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Electrical Wire and Cable


Fire Alarm System Wiring

Installing a fire alarm system requires careful planning and these correct components.


Considerations for Fire Alarm System Wiring

Question: I need to wire a horn and strobe for an alarm in a facility. The owner wants to be able to silence the fire alarm horn with a momentary switch, but still have the fire strobe light active until the fire alarm condition goes OFF. After it goes OFF and back ON the horn and strobe should be active until the horn is silenced or the alarm goes back OFF.

This electrical question came from: Bobby, from Grenville, South Carolina

See more about Home Wiring for South Carolina

Dave’s Reply:
Thanks for your electrical question Bobby
Wiring a Facility Fire Alarm System
Bobby, I have installed fire alarm cables and wiring for several fire alarm systems which are carefully designed, monitored and controlled by an approved fire alarm panel. These panels have all the capabilities that you are describing with optional features for extensive alarm supervision and annunciation.  All fire alarm systems should be installed by authorized licensed contractors who are fully covered by liability insurance and all work must be inspected. The fire alarm systems must be routinely tested and documented for insurance compliance and reliability to ensure system functionality.

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Guide to Home Electrical Wire


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Complete Guide to Home Electrical Wiring

Perfect for Homeowners, Students,
Handyman, Handywomen, and Electricians
Includes:
Wiring GFCI Outlets
Wiring Home Electric Circuits
120 Volt and 240 Volt Outlet Circuits
Wiring Light Switches
Wiring 3-Wire and 4-Wire Electric Range
Wiring 3-Wire and 4-Wire Dryer Cord and Dryer Outlet
How to Troubleshoot and Repair Electrical Wiring
Wiring Methods for Upgrading Electrical Wiring
NEC Codes for Home Electrical Wiring
....and much more.





Be Careful and Be Safe - Never Work on Energized Circuits!
Consult your Local Building Department about Permits and Inspections for all Electric Wiring Projects.

Electrical Tips to Help You Wire it Right

The Safest Way to Test Electrical Devices and Identify Electric Wires!

The Non-Contact Electrical Tester
This is a testing tool that I have had in my personal electrical tool pouch for years, and is the first test tool I grab to help identify electrical wiring. It is a Non-contact tester that I use to easily Detect Voltage in Cables, Cords, Circuit Breakers, Lighting Fixtures, Switches, Outlets and Wires. Simply insert the end of the tester into an outlet, lamp socket, or hold the end of the tester against the wire you wish to test. Very handy and easy to use.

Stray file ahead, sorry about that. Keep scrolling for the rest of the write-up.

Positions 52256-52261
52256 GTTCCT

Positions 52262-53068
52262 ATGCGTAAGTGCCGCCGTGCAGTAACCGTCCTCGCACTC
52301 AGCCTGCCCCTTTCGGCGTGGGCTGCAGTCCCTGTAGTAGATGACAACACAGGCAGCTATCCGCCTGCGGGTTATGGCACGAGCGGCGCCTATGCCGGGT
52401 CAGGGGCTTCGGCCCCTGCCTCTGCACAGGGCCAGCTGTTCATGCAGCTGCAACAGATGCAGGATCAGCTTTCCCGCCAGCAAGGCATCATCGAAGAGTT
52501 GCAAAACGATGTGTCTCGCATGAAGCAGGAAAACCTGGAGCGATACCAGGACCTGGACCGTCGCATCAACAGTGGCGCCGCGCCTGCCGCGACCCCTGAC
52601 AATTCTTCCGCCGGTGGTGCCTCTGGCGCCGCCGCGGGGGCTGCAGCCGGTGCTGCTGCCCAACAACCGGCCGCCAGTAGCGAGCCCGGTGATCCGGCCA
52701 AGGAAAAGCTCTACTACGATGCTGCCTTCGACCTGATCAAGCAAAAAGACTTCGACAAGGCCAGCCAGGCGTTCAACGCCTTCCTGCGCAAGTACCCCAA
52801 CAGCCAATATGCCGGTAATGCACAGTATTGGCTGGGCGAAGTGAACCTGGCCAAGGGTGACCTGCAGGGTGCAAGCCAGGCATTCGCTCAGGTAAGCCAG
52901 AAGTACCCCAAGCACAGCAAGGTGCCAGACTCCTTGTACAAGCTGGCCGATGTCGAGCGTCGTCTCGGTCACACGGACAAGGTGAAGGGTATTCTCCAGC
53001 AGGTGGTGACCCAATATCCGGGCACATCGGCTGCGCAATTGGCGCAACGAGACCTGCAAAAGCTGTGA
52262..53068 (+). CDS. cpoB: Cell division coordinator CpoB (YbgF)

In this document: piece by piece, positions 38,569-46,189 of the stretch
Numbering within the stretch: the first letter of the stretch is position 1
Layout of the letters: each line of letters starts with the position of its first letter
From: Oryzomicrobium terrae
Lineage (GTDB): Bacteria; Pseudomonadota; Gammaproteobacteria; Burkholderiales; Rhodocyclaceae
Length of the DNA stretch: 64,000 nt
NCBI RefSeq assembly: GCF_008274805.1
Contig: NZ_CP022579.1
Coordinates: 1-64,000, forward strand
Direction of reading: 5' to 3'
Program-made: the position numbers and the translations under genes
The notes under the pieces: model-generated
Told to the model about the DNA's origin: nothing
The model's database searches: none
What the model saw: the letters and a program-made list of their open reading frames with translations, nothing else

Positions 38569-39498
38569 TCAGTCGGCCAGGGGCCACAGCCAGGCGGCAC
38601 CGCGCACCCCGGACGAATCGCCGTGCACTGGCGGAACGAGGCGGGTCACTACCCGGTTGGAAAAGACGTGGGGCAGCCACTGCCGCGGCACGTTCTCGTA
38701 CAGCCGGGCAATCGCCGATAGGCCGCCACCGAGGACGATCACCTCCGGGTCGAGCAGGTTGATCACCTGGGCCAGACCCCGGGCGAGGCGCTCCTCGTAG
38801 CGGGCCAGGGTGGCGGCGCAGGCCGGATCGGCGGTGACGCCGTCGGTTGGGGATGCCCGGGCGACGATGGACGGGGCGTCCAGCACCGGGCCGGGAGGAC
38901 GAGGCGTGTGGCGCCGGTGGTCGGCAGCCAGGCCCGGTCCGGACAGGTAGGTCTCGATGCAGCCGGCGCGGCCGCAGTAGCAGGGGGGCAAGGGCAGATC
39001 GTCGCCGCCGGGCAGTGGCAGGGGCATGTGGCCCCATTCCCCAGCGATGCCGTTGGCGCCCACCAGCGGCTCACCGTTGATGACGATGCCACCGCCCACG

The Quickest Way to Check for Faulty Electrical Wiring!

The Plug-In Outlet Tester
This is the first tool I grab to troubleshoot a problem with outlet circuit wiring. This popular tester is also used by most inspectors to test for power and check the polarity of circuit wiring.
It detects probable improper wiring conditions in standard 110-125 VAC outlets Provides 6 probable wiring conditions that are quick and easy to read for ultimate efficiency Lights indicate if wiring is correct and indicator light chart is included Tests standard 3-wire outlets UL Listed Light indicates if wiring is incorrect Very handy and easy to use.

Strip Off Wire Insulation without Nicking and Damaging the Electric Wire!

The Wire Stripper and Wire Cutter
My absolute favorite wire stripping tool that I have had in my personal electrical tool pouch for years, and this is the tool I use to safely strip electrical wires.
This handy tool has multiple uses:
The wire gauges are shown on the side of the tool so you know which slot to use for stripping insulation.
The end of the tool can be used to grip and bend wire which is handy for attaching wire onto the screw terminals of switches and outlets..

The wire stripper will work on both solid and stranded wire. This tool is Very Handy and Easy to Use.

« How to Safely Use Light Fixtures From Other Countries Replacing Three Way Switches »

FAQs Frequently Asked Questions and Comments

3 Responses to “Fire Alarm System Wiring”
  1. Mohamed Ahmed says:

    Can we connect a bell to the same circuit where detectors and call points are connected in conventional systems.

    Thanks,
    Mohamed

  2. Teresa says:

    I have been working with fire alarm wires for years, recently a supervisor stated I could only put three wires in any one hole otherwise we would have to de-rate the wire. I have never heard of fire alarm wire; 16/2 and 16/4, needing to be de-rated. If it does why wouldn’t the local fire marshal pass any building where there is more then three in one hole? I am working on a multi-family project, PLEASE HELP. Thank You

    • Dave Rongey says:

      Hi Teresa,
      From the size of the wiring you have described, the fire alarm system you are referring to is most likely a low voltage system. Most fire alarm systems are specifically engineered for the type of system that will be installed, including the cabling, the smoke detector heads or devices, alarm panel, or annunciation system. Please refer to the instruction manual and engineering notes for specific information and wiring methods. If you find that your supervisors comments do not comply with the instructions and methods as described then you may want to inquire as to the justification and basis for the new wiring methods which they are suggesting.
      I hope this helps,
      Dave

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